An unexpected consequence of both the corona virus outbreak and Black Lives Matter protests has been the spotlight they have put on the nation’s evolving—and often contentious—marijuana policy. Cannabis consumption during the COVID-19 lockdown led to debate over whether retail sales of the drug should continue as an “essential service.” Meanwhile, many are using marijuana decriminalization/legalization as a way to promote racial justice in communities of color—which have suffered disproportionately high incarceration rates as a result of the war on drugs. And with increasing economic losses, many states are looking to plug budget deficits with tax revenue from marijuana sales.

Marijuana’s increasingly prominent role in American society, and therefore in shaping public policy, raises important questions concerning what Americans really think about cannabis—and in line with these shifting perceptions, how we should move forward as a nation with legalization and subsequent commercialization. Our Cannabis Study, conducted by Schoen Consulting, offers surprising insights into these attitudes—especially concerning the risks and dangers such legalization poses.

For example, more than half of the respondents in the Cannabis Study believe today’s more-powerful marijuana—including edibles, and other intensely concentrated forms of the drug with high levels of THC—are potentially harmful, especially to adolescents. Furthermore, 60 percent are certain or at least somewhat sure cannabis is addictive, and 6 in 10 are concerned about its effects on pregnant women. The study also found that nearly half of those surveyed favor pausing legalization until more research can determine the long-term effects of use.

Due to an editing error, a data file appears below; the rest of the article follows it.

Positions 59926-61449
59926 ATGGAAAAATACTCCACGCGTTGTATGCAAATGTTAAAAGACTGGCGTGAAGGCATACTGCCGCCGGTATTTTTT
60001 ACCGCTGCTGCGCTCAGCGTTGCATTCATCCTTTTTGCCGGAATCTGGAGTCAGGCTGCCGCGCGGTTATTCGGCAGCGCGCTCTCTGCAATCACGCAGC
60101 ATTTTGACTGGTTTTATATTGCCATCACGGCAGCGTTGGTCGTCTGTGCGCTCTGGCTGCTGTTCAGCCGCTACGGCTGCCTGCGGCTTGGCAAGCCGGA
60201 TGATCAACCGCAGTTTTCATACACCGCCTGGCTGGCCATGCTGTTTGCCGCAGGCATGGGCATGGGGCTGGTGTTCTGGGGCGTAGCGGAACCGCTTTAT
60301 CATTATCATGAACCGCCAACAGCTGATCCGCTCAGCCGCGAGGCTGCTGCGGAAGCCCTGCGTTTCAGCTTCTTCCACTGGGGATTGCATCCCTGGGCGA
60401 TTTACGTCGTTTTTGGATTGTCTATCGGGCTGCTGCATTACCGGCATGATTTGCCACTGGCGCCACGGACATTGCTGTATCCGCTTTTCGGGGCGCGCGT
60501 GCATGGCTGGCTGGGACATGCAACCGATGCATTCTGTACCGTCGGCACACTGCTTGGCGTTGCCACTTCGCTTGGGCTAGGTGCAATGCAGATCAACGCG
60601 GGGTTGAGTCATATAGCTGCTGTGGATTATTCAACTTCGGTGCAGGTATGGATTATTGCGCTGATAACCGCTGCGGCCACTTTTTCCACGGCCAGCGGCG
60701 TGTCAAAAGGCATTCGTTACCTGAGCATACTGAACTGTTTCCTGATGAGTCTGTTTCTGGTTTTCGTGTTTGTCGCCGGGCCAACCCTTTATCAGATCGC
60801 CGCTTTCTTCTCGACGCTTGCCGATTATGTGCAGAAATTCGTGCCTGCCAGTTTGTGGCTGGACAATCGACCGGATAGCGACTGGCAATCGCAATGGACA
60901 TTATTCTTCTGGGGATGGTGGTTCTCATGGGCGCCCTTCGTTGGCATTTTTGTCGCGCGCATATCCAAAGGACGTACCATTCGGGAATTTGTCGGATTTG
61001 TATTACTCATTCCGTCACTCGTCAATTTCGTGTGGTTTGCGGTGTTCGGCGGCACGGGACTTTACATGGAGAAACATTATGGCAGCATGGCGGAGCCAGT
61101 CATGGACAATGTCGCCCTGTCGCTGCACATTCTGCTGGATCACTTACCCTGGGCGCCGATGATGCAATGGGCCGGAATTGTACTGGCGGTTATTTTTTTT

These findings dovetail with a growing number of clinical studies that detail the downsides of marijuana use, and the consequences of legalization. These include the negative impact of the drug on adolescent cognitive abilities and fetal development, and the difficulties of withdrawal for those diagnosed with cannabis use disorder. In addition, a recent report by the University of Michigan found an increase in cannabis-related hospitalizations and emergency room visits since medical marijuana was legalized 14 years ago in the state—as well as a tripling of fatal car crashes in which the driver was under the influence of marijuana.

It was no surprise then that our survey found two-thirds of Americans support curbs on the commercialization of marijuana, and 78 percent want to see warning labels (similar to those on alcohol and tobacco) on pot products.

Respondents also favor local-level control, with more than 40 percent saying communities should have the right to opt out of allowing medical and recreational cannabis in their neighborhoods. And roughly 80 percent endorse mandating marijuana dispensaries be located at least 1,000 feet away from schools, parks and playgrounds.

Given these growing doubts and fears, the Rosenthal Center again urges policymakers to pause the legalization process in order to better assess both the risks and possible benefits of marijuana. And as legalization invariably moves ahead—in one form or another—we must make sure there are proper, fact-based rules in place to regulate the marijuana market and access to it.

Reforming the criminal justice system and helping cash-strapped states raise tax revenues in the post-pandemic period are worthy goals. But they should not come at the cost of safeguarding public health and well-being. The notion that marijuana legalization could be an antidote for a number of the nation’s most pressing problems is not only overly simplistic—it’s potentially harmful.

2nd July 2020